Creativity and Self Definition

I dream that I am walking across an open field.  The landscape is barren, and dry, and a wind storm is whipping up, with low menacing clouds.  I am headed to the farm, where I raised my children, and where my ex-husband still lives.  I am living in the city, in the basement of  a raised ranch with hand-me-down furniture.  While the apartment is bright, because of the high windows, it is still a basement.  I am walking against the weather, despite the weather, because I want to finally settle something with my ex; call a truce.  He is processing wood – putting it through a machine and creating little piles of wood chips and lots of sawdust in his large open shop.  He keeps working and ignores my presence.  My mother arrives in a car and has a present for him.  My older sisters show up also.  They are in the main house primping, and trying to show me how to make myself more attractive.  I just want to clear the air, but there are too many distractions.

I always say that creativity is the process by which we define and then express ourself.   In the dream, I am influenced by the women in my family, the inclement weather, and an ex-spouse who is preoccupied.  I chuckle at the dream’s image of my older sisters preening, as growing up it was impossible to find a mirror that was not taken over by one of my sisters.  It was part of the reason I chose to be a tomboy; it was easier than trying to get bathroom time for grooming.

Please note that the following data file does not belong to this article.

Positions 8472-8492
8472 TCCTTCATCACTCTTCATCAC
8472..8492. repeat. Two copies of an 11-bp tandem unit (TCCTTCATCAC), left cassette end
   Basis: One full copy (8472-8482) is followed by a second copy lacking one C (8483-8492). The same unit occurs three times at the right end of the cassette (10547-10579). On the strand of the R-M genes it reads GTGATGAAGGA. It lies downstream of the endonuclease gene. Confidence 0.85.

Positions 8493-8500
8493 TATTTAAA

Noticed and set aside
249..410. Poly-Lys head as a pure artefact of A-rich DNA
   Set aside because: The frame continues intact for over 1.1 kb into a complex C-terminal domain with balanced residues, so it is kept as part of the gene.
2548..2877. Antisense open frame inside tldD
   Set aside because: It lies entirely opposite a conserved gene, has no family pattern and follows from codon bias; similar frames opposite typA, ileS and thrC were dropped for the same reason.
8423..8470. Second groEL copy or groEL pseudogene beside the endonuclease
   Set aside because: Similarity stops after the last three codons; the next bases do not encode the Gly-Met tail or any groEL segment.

In my family, women were expected to be pretty, under educated, and submissive to men.  My older sisters were both beautiful, and took secretarial skills at school, leaving after grade 11, so they could get a job and find a man.  I did not fit this mold.  Taking after my father in looks,  I had a receding chin, and wore glasses.  I was also ‘gifted’ and aspired towards a university degree.  I was outspoken and pro women’s lib.  My mother told me daily that no one would ever love me; she worried about my future.  I felt my mother’s legacy fulfilling itself, when my second, and former husband told me he had never loved me after seventeen years together.  I left that marriage believing that I was unlovable.

I thought I had worked through all that.  I am in a relationship now with a husband who constantly demonstrates his love for me.  So why, in my dreams am I going over old territory?  And what does this have to do with creativity?

Maybe the dream is reminding me that if we define ourselves within the context of our environment, then we are limited.  If we are to expand our sense of self, we must be able to see beyond the landscape of our past.  In terms of health, my mother has had numerous issues, including three rounds of cancer; my oldest sister suffered illness all her life; and my next older sister is debilitated by schizophrenia.  None of them escaped the limitations of victimhood to experience either successful careers or relationships.

I believe that the purpose of dreams is always to bring positive movement in our lives.  This one left me feeling hopeless, unwanted, unseen or heard – much like my childhood.  I need to envision a new reality for myself.  I need to create new possibilities instead of searching and re-searching the experiences that will never serve to define me as anything less than inadequate.

(Image:  wallpapers-kid.com)

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